OECD Deputy Director for Education to speak about global tests for school students
3 July 2013
Launched in 1997 by the OECD, the Programme for International Student Assessment (PISA) is an international study that aims to evaluate worldwide education systems by testing the skills and knowledge of 15-year-old students.
Large-scale student assessments such as PISA, as well as the National Assessment Program: Literacy and Numeracy (NAPLAN), are promoted by governments and education systems as important for student and national development - as well as important for guiding educational and social policy.
Australia's Federal Government, for example, has set a goal for Australia to improve its PISA ranking by becoming one of the top five nations in reading, maths and science by 2025.
However, critics of PISA, which is administered by the OECD, and other large-scale assessments, suggest these tests can excessively commodify education, do not sufficiently allow for cultural nuances and valuing of different educational contexts, constrain curriculum and cannot meaningfully differentiate countries in its rankings.
Andreas Schleicher, the Deputy Director for Education to the OECD Secretary-General, will present a special Sydney Ideas public lecture in collaboration with the Faculty of Education and Social Work at the University of Sydney on Friday, 5 July 2013 that will address such concerns and explain the purposes and limitations of the PISA test for schools and governments.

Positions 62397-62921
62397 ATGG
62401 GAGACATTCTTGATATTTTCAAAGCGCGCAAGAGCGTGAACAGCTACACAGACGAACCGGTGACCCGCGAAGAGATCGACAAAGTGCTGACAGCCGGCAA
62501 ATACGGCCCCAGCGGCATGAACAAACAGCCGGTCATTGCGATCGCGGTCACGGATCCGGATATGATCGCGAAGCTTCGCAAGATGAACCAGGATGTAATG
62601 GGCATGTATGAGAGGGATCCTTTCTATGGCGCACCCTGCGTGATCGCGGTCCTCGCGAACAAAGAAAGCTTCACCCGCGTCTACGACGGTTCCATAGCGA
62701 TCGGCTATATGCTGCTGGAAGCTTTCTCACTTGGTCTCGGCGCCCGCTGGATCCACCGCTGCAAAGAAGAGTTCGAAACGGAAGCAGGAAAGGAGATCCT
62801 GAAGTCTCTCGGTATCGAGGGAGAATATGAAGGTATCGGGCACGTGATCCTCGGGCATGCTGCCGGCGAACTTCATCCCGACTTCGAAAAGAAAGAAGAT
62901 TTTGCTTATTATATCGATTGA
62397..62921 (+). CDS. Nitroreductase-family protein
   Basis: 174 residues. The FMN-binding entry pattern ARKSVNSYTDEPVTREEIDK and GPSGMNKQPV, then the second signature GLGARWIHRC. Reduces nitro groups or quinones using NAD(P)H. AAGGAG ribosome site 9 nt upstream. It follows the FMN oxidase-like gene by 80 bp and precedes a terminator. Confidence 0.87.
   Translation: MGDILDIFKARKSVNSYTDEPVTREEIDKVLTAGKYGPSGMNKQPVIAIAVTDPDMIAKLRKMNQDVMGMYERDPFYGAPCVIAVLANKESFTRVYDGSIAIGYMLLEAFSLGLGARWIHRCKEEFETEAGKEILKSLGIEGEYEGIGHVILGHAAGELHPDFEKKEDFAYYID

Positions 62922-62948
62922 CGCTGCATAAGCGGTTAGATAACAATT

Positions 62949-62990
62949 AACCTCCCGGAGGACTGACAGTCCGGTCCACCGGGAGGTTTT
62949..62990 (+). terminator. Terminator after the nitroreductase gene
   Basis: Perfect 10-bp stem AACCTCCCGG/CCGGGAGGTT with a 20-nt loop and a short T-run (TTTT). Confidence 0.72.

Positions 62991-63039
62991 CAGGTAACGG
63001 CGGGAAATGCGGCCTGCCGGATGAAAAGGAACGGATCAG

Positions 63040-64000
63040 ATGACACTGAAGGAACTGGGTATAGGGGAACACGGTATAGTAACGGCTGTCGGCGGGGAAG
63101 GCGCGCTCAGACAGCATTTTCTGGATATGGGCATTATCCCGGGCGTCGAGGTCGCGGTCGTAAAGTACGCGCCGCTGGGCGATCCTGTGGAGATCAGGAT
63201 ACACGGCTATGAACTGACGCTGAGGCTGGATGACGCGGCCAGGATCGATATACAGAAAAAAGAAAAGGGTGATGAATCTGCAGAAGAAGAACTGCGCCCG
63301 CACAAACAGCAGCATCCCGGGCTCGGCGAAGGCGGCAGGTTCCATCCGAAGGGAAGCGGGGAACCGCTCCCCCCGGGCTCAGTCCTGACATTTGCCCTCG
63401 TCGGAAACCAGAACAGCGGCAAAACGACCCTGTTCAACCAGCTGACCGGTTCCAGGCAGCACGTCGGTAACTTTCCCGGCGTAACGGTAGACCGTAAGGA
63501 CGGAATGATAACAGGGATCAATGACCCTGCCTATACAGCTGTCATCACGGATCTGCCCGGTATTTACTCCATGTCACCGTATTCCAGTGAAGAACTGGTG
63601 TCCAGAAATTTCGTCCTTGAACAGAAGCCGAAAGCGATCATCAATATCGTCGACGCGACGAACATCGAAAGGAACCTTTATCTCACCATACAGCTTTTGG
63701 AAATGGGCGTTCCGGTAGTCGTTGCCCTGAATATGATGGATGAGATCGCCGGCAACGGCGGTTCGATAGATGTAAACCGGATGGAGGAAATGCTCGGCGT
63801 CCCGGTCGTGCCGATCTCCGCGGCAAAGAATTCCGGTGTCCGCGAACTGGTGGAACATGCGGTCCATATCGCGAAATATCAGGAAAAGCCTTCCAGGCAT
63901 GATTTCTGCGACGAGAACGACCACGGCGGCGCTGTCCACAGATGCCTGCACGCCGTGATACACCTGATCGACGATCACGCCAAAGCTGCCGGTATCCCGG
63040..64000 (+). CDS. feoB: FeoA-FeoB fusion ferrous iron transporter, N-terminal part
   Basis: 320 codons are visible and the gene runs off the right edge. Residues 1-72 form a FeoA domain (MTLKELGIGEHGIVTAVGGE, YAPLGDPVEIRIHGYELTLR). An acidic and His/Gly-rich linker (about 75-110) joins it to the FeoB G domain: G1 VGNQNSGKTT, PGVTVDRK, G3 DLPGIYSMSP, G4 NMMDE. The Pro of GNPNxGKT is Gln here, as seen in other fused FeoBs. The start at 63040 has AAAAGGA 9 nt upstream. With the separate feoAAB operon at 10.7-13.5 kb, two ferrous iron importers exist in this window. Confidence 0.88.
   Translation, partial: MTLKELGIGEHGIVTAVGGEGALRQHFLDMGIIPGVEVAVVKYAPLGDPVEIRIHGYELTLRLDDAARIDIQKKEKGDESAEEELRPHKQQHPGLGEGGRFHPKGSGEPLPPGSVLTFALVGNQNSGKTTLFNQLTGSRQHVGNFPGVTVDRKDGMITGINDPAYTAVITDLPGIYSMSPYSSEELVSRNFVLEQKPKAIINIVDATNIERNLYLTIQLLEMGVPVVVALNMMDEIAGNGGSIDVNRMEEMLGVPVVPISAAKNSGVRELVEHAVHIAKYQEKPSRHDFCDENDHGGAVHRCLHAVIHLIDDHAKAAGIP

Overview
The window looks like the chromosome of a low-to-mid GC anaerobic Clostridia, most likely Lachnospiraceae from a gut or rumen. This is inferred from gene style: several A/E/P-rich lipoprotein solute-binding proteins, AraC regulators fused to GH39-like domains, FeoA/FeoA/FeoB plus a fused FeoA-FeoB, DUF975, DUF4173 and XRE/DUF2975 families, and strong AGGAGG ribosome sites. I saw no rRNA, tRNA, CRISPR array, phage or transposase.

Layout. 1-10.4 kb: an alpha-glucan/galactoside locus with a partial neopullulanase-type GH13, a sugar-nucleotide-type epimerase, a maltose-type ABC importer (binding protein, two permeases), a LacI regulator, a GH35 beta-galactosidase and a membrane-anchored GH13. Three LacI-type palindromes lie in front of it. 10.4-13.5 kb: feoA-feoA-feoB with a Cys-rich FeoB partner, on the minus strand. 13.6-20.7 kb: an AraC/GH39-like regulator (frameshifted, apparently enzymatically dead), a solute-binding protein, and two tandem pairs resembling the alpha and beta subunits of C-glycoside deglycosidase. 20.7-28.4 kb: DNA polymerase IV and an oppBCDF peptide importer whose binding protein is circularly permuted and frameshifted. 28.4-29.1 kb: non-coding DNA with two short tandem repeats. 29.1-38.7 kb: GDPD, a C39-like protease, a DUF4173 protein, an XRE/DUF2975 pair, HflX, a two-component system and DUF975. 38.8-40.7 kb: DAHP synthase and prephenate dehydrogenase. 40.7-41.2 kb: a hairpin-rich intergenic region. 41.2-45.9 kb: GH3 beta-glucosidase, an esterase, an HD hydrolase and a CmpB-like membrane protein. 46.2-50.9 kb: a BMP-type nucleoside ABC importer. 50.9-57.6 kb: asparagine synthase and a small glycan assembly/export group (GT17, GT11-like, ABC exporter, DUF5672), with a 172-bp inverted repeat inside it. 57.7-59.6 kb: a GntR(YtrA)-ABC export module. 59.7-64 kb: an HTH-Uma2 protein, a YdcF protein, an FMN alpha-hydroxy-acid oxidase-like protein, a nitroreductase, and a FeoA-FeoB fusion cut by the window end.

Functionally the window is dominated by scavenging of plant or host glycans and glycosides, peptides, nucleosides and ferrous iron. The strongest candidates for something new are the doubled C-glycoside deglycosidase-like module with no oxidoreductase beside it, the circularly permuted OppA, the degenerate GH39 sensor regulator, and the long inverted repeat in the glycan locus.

In his talk, 'PISA and other large-scale student assessments. What are they for, what do they yield, and can we do better?' Mr Schleicher, who is also Skills and Special Advisor on Education Policy at the OECD, will explore how assessments such as PISA (and NAPLAN) may be more effectively applied in the future.
Professor Andrew Martin, from the Faculty of Education and Social Work will introduce Mr Schleicher.
"PISA is not as high stakes as NAPLAN in that there is no consequence to the school or the student because the test is anonymous," he said. "It is just a snapshot, or a random sample of Australian, 15-year-olds.
"But every three years there is a league table created and Australia is ranked so we can see how we are doing in relation to other countries. So you could say it is high stakes on a national level, whereas NAPLAN is high stakes for the teacher, the student and the school."
Students representing more than 70 countries and economies have participated in the assessment, including Australia.
What: PISA and other large-scale student assessments. What are they for, what do they yield, and can we do better? A Sydney Ideas talk by Andreas Schleicher, the Deputy Director for Education to the OECD Secretary-General.
When: 4.30 to 6pm, Friday 5 July
Cost: Free, registration required
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